Hamas onslaught was originally planned for April 5

Tel Aviv : Hamas had initially planned its October 7 cross-border onslaught for the eve of Passover, but cancelled the attack after Israel raised the alert level, Israeli media reported.

Military intelligence caught the early signs of an attack on Passover, which this year fell on April 5, and raised the alert, leading Hamas to cancel and the IDF to consider the incident a false alarm, Channel 12 reported, citing unnamed soldiers in the IDF’s 8200 signal intelligence unit, Times of Israel reported.

In the period after that attempt, Hamas, fearing it had Israeli informants in its ranks, raised its internal security and kept most of its members unaware of subsequent plans and of the new timing for the incursion, the report said, Times of Israel reported.

On the morning of October 7, on the Jewish holiday of Simchat Torah, some 3,000 Hamas militants burst across the border into Israel from the Gaza Strip by land, air and sea, killing some 1,200 people and seizing over 240 hostages of all ages under the cover of a deluge of thousands of rockets fired at Israeli towns and cities. Nearly 50 of the hostages have since been released, including 26 women and children as part of a Qatar-led deal, and 15 foreign nationals.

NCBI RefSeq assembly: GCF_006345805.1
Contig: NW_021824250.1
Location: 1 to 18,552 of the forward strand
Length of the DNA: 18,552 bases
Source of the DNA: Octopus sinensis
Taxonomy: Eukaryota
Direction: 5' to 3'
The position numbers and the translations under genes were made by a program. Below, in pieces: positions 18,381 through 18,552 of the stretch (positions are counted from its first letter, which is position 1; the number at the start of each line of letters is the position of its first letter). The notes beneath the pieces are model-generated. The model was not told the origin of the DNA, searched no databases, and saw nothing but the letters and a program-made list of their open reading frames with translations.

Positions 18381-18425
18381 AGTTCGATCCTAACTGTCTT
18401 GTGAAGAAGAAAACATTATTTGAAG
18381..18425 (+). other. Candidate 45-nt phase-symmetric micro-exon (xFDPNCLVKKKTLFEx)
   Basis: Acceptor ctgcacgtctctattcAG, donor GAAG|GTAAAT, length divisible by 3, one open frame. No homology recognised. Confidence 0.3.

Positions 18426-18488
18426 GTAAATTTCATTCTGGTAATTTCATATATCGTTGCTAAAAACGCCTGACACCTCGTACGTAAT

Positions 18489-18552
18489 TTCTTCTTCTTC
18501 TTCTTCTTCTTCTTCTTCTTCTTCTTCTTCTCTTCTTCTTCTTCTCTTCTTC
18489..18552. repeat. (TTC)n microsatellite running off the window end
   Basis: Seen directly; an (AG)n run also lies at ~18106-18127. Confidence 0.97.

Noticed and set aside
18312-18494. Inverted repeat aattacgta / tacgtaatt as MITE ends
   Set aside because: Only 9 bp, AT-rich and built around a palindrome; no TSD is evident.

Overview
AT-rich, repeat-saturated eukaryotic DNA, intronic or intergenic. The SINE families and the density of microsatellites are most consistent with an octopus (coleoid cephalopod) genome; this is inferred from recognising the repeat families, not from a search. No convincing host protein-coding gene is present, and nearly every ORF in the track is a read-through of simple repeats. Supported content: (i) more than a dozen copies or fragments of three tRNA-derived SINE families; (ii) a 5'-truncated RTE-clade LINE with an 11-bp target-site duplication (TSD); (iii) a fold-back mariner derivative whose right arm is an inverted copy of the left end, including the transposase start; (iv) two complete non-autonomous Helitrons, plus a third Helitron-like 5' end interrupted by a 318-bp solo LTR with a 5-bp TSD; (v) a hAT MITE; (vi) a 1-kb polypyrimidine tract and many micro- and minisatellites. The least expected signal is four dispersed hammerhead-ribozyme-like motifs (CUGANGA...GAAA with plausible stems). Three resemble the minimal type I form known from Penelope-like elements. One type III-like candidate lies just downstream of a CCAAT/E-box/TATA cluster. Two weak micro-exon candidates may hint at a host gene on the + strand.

The exposé on the planned Passover attack followed several others in the past month that revealed IDF intelligence on a possible invasion, including reports filed by surveillance soldiers on the Gaza border who detailed unusual Hamas training exercises three months before October 7.

Soldiers in the 8200 unit reportedly warned senior officers before the October 7 atrocities that Hamas was preparing a highly organised and meticulously planned mass invasion of Israel, but were told their concerns were “fantasies”, Times of Israel reported.

A senior and experienced non-commissioned officer as well as a junior officer in 8200 alerted senior IDF officers well in advance that a major operation was being planned by Hamas, but their warnings went unheeded. — IANS


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